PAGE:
'First sale' doctrines examined by Sixth Circuit
In Brilliance Audio Inc v Haights Cross Communications Inc, the US Court of Appeals for the Sixth Circuit has affirmed the district court's dismissal under Rule 12(b)(6) of the Federal Rules of Civil Procedure for failure to start a claim upon which relief can be granted with respect to Brilliance Audio Inc's claim of copyright infringement, but reversed its dismissal of Brilliance's claim for trademark infringement. In doing so, the appellate court addressed upon first impression whether the record rental exception to the first sale doctrine under the Copyright Act applied to sound recordings of literary works, otherwise known as 'audiobooks' or 'books on tape". The Sixth Circuit held that the exception does not apply, and thus the copyright claim was properly dismissed. However, the court held that the plaintiff had sufficiently alleged in its complaint that the exception to the first sale doctrine under trademark law did apply to this case, and thus the trademark infringement claim was not properly dismissed.
Brilliance produces and sells audiobooks. It owns copyrights in these works, and also owns the federally-registered BRILLIANCE trademark. Brilliance produces two versions of its audiobooks: retail editions and library editions, which are packaged and marketed differently. Brilliance's complaint against Haights Cross Communications Inc alleged that Haights had repackaged and relabelled Brilliance's retail editions as library editions and distributed them for commercial advantage by rental, lease and lending, thereby committing copyright infringement. Brilliance also alleged that Haights's acts of repackaging and relabelling BRILLIANCE branded audiobooks misrepresented that the parties have a long-standing relationship and that Haights's use of the mark was authorized, thus constituting trademark infringement.
With respect to the trademark infringement claim, under trademark law, it is not considered trademark infringement for the first purchaser of a trademarked product to resell that product unless (i) the notice that the item has been repackaged is inadequate, or (ii) the trademarked goods sold by the alleged infringer are materially different from those trademark goods sold by the trademark owner. A material difference is considered a difference that consumers consider relevant to a purchasing decision. Brilliance alleged that Haights's actions fell within both exceptions. With respect to the first exception, Brilliance's complaint alleged that Haights's repackaging and relabelling of Brilliance's retail editions as library editions were inadequate because these actions created the misrepresentation that Brilliance authorized Haights's activities. Addressing the second exception, the complaint alleged that Haights repackaged the retail editions as library editions thereby altering Brilliance's product in a manner likely to cause consumer confusion. After construing the complaint broadly, the court found that Brilliance had alleged facts sufficient to permit granting relief. The Sixth Circuit therefore reversed the district court's dismissal of Brilliance's claims for trademark infringement.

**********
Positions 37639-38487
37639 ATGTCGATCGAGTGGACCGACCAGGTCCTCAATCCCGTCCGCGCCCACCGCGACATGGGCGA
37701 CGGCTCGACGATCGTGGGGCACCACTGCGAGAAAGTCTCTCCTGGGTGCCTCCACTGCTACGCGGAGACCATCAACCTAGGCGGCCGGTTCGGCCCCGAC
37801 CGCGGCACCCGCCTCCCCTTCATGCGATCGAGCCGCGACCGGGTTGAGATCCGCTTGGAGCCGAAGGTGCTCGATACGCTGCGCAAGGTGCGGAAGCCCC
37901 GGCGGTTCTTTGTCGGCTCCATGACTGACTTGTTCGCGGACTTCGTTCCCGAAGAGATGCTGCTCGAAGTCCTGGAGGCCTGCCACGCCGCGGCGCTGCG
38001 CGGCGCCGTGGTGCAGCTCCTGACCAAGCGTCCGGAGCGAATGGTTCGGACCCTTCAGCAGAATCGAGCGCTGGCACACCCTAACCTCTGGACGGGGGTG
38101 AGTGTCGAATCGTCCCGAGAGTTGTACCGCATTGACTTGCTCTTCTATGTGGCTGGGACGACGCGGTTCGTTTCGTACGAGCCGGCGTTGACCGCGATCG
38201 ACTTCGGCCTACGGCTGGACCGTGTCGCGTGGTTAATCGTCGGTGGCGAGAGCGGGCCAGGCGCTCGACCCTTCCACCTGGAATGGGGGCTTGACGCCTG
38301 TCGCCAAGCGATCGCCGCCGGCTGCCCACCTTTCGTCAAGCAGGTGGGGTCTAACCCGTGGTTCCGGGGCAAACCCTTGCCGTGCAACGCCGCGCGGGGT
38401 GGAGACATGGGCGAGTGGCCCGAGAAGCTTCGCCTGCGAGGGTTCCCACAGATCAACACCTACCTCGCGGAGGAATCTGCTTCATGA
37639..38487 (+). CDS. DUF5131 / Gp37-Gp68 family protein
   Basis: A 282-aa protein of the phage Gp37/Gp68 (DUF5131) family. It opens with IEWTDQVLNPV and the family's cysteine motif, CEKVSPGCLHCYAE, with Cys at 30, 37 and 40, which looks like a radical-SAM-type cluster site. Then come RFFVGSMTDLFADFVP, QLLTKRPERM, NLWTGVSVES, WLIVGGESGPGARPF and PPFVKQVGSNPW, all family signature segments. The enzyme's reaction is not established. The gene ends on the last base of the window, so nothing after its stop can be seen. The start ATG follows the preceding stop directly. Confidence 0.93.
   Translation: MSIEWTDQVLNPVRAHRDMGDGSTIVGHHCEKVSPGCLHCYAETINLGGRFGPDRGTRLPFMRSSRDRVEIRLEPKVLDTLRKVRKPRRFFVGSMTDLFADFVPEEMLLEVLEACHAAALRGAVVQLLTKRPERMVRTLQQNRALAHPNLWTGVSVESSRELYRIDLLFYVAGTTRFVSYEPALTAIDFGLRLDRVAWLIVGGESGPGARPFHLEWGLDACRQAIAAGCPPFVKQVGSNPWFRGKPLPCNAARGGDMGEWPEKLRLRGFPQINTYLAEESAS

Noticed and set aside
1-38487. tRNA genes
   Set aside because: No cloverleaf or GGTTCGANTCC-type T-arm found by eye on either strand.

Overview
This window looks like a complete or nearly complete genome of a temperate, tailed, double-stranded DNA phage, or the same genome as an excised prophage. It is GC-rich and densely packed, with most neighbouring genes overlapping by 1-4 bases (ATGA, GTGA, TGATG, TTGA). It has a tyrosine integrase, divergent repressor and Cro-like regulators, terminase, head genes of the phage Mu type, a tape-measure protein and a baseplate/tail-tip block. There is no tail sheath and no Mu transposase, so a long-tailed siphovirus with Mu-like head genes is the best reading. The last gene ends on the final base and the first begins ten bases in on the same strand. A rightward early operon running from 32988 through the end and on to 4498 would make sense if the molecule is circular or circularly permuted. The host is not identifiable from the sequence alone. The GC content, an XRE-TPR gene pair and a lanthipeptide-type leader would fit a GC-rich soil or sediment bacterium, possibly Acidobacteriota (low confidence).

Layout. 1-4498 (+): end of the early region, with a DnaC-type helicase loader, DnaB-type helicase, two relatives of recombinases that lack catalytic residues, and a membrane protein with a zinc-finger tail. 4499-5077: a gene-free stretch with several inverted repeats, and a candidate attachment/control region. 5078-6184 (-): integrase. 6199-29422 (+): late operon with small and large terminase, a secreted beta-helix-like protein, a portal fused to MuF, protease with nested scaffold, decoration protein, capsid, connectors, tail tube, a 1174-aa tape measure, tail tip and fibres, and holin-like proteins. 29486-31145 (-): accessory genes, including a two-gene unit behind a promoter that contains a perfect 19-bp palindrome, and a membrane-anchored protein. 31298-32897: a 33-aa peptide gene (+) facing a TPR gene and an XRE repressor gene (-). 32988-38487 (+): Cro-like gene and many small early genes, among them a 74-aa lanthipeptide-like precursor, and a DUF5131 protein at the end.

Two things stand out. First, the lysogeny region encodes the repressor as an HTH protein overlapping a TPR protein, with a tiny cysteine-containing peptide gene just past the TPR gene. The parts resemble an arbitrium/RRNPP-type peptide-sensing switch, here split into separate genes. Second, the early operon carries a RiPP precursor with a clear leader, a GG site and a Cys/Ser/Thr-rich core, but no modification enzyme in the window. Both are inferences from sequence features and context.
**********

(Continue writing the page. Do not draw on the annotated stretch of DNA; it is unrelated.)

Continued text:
The court next considered Brilliance's claims for copyright infringement. Under copyright law, the owner of a particular copy of a copyrighted work can dispose of it however he or she wishes, except for the limited exception to the first sale doctrine, the Record Rental Amendment of 1984, 17 USC § 109(b)(1)(A). Brilliance alleged that Haights's activities fell within the exception to the first sale doctrine. The exception provides that an owner of a particular phonorecord may not rent, lease or lend such a phonorecord for commercial advantage unless authorized by owners of copyright in the "sound recording" and "in the musical works embodied therein". Brilliance argued that this exception applied to sound recordings of literary works, as well as musical works. Haights countered that the statute applied only to sound recordings of musical works but not audiobooks. The Sixth Circuit found the plain language of the statute to be ambiguous, believing that both parties' readings of the statute were possible. The court, therefore, reviewed the legislative history of the statute to determine if it was meant to apply to sound recordings of literary works. The court concluded after an evaluation of the legislative history, the context in which the statute was passed, and the policies behind the statute, that the exception to the first sale doctrine was meant to be narrowly construed to exclude only sound recordings of musical works and not sound recordings of literary works. Consequently, the court affirmed the dismissal of Brilliance's copyright claims, determining that Haights's activities of repackaging and relabelling Brilliance's audiobooks did not constitute copyright infringement.
Circuit Judge Kennedy concurred in part and dissented in part. Kennedy agreed that the alleged activities would constitute trademark infringement, but believed that Brilliance also alleged actionable copyright claims, giving the exception a broader plain language meaning. Kennedy found the statute not "inescapably ambiguous" and thus believed that it was not necessary to examine the legislative history.
Lara A Holzman and Victoria E Ford, Alston & Bird LLP, New York
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